The Bhutanese constitution guarantees freedom of religion and citizens and visitors are free to practice any form of worship so long as it does not impinge on the rights of others. Christianity, Hinduism and Islam are also present in the country.
Bhutan is a Buddhist country and people often refer to it as the last stronghold of Vajrayana Buddhism. Buddhism was first introduced by the Indian Tantric master Guru Padmasambhava in the 8th century. Until then the people practiced Bonism, a religion that worshiped all forms of nature, remnants of which are still evident in some remote villages in the country.
With the visit of Guru Padmasambhava, Buddhism began to take firm roots within the country and this especially led to the propagation of the Nyingmapa (the ancient or the older) school of Buddhism.
Phajo Drugom Zhigp from Ralung in Tibet was instrumental in introducing yet another school of Buddhism – the Drukpa Kagyu sect. In 1222 he came to Bhutan, an event of great historical significance and a major milestone for Buddhism in Bhutan, and established the DrukpaKagyu sect of Buddhism, the state religion. His sons and descendants were also instrumental in spreading it to many other regions of western Bhutan.
By far the greatest contributor was Zhabdrung Nawang Namgyal. His arrival in 1616 from Tibet was another landmark event in the history of the nation. He brought the various Buddhist schools that had developed in western Bhutan under his domain and unified the country as one whole nation-state giving it a distinct national identity.
The Buddhism practiced in the country today is a vibrant religion that permeates nearly every facet of the Bhutanese life style. It is present in the Dzongs, monasteries, stupas, prayer flags, and prayer wheels punctuate the Bhutanese landscape. The chime of ritual bells, sound of gongs, people circumambulating temples and stupas, fluttering prayer flags, red robed monks conducting rituals stand as testaments to the importance of Buddhism in Bhutanese life.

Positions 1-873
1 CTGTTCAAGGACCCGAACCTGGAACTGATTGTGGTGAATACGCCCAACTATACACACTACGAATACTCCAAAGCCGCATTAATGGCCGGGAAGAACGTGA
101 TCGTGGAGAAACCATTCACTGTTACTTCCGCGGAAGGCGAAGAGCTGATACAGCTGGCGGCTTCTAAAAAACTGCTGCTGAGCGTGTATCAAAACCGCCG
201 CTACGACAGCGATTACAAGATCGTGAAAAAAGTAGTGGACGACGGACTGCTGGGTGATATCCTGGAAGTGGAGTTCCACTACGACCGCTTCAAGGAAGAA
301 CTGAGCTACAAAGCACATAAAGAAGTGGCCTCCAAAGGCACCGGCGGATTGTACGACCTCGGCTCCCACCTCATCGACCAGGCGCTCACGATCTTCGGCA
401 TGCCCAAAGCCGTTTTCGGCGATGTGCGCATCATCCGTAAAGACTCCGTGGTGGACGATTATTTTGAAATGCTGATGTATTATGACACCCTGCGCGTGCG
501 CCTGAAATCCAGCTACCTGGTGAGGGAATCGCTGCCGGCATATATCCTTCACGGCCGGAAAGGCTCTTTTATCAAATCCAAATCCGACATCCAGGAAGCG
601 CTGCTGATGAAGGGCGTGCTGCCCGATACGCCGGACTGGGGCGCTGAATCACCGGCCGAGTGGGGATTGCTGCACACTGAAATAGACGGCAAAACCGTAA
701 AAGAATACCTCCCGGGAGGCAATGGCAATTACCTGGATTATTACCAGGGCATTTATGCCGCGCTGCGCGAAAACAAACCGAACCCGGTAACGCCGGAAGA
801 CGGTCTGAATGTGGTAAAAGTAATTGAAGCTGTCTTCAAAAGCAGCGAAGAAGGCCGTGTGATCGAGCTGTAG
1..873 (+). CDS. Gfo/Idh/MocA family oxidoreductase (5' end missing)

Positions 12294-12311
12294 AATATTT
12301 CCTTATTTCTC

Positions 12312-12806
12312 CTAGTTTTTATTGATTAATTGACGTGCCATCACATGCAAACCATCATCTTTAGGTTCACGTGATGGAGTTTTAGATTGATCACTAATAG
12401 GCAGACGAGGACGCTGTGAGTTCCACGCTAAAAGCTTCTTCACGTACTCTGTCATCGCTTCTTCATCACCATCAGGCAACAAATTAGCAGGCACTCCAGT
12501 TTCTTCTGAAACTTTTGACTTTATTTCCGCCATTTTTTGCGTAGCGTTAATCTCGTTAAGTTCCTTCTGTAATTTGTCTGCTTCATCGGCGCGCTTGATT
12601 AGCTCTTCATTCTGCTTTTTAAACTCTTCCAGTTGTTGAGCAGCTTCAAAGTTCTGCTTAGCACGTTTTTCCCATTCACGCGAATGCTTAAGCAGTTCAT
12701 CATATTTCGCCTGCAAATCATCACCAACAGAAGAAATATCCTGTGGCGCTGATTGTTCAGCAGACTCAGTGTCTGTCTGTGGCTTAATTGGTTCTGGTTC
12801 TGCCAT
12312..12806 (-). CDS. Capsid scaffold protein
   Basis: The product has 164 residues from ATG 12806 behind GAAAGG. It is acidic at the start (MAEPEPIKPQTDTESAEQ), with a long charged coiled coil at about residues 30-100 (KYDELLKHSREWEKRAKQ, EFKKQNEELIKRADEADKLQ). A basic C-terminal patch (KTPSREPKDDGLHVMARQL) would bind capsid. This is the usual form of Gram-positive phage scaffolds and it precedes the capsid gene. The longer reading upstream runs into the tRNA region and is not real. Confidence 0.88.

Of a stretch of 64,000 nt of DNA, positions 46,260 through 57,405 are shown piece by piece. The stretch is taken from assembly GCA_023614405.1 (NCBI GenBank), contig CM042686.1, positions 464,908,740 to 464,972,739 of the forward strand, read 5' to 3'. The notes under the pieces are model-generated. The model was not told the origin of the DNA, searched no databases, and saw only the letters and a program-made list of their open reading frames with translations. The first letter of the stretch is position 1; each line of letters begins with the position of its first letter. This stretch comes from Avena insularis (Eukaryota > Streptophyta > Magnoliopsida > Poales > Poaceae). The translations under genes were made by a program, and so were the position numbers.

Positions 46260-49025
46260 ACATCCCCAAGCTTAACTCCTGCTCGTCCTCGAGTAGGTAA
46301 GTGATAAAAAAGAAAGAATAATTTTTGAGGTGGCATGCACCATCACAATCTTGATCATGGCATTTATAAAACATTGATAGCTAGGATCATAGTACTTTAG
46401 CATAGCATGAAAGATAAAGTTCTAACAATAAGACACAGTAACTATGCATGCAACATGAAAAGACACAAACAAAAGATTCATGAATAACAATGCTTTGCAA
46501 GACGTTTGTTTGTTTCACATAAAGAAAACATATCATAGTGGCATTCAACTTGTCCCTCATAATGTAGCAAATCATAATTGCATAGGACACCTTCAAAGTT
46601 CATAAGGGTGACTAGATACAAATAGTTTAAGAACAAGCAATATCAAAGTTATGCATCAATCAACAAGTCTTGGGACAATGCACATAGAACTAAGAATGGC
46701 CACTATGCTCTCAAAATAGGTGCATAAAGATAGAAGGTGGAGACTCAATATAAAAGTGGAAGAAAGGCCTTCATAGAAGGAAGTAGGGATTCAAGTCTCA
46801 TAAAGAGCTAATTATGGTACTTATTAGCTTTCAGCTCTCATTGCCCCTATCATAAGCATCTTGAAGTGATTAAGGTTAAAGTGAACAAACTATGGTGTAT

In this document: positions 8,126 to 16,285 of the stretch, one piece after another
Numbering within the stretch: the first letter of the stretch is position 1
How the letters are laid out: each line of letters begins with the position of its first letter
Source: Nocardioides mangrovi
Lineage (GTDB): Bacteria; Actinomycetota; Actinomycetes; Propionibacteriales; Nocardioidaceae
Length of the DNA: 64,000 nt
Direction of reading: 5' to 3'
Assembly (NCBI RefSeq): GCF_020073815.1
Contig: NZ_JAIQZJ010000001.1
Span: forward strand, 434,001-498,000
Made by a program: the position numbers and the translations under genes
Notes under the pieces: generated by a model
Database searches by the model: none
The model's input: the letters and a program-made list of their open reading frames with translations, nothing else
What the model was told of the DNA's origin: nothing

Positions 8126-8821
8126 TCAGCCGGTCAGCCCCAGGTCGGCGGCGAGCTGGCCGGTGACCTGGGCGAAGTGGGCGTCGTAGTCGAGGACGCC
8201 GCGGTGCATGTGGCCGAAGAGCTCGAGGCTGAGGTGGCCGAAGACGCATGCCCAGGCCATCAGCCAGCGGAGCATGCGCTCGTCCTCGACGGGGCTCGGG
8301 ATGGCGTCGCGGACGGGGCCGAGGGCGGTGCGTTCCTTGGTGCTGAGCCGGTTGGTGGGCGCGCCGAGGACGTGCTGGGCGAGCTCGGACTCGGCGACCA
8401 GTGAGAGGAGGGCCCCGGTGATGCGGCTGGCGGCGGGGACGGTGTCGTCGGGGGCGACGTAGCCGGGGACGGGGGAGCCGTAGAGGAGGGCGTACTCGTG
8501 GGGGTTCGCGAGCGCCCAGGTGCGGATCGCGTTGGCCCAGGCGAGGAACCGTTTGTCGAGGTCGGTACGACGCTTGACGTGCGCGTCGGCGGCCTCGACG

Though Bhutan is often referred to as the last Vajrayana Buddhist country, you can still come across animistic traditions and beliefs being practiced by the people.
The form of Buddhism practiced in Bhutan has absorbed many of the features of Bonism such as nature worship, worship of a host of deities, invoking and propitiating them. According to Bonism, these deities were the rightful owners of different elements of nature. Each different facet of nature was associated with its own specific type of spirit.
For example, mountain peaks were considered as the abodes of guardian deities (Yullha), lakes were inhabited by lake deities (Tshomem), cliff deities (Tsen) resided within cliff faces, the land belonged to subterranean deities (Lue and Sabdag), water sources were inhabited by water deities (Chu giLhamu), and dark places were haunted by the demons (due).
Every village has a local priest or a shaman to preside over the rituals. Some of the common forms of nature worship being practiced are the Cha festival in Kurtoe, the Kharphud in Mongar and Zhemgang, the BalaBongko in WangduePhodrang, the Lombas of the Haaps and the Parops, the JomoSolkha of the Brokpas, the Kharam amongst the Tshanglas and the Devi Puja amongst our southern community.
These shamanistic rituals are performed for various reasons ranging from to keep evil spirits at bay, bring in prosperity, to cure a patient or to welcome a new year.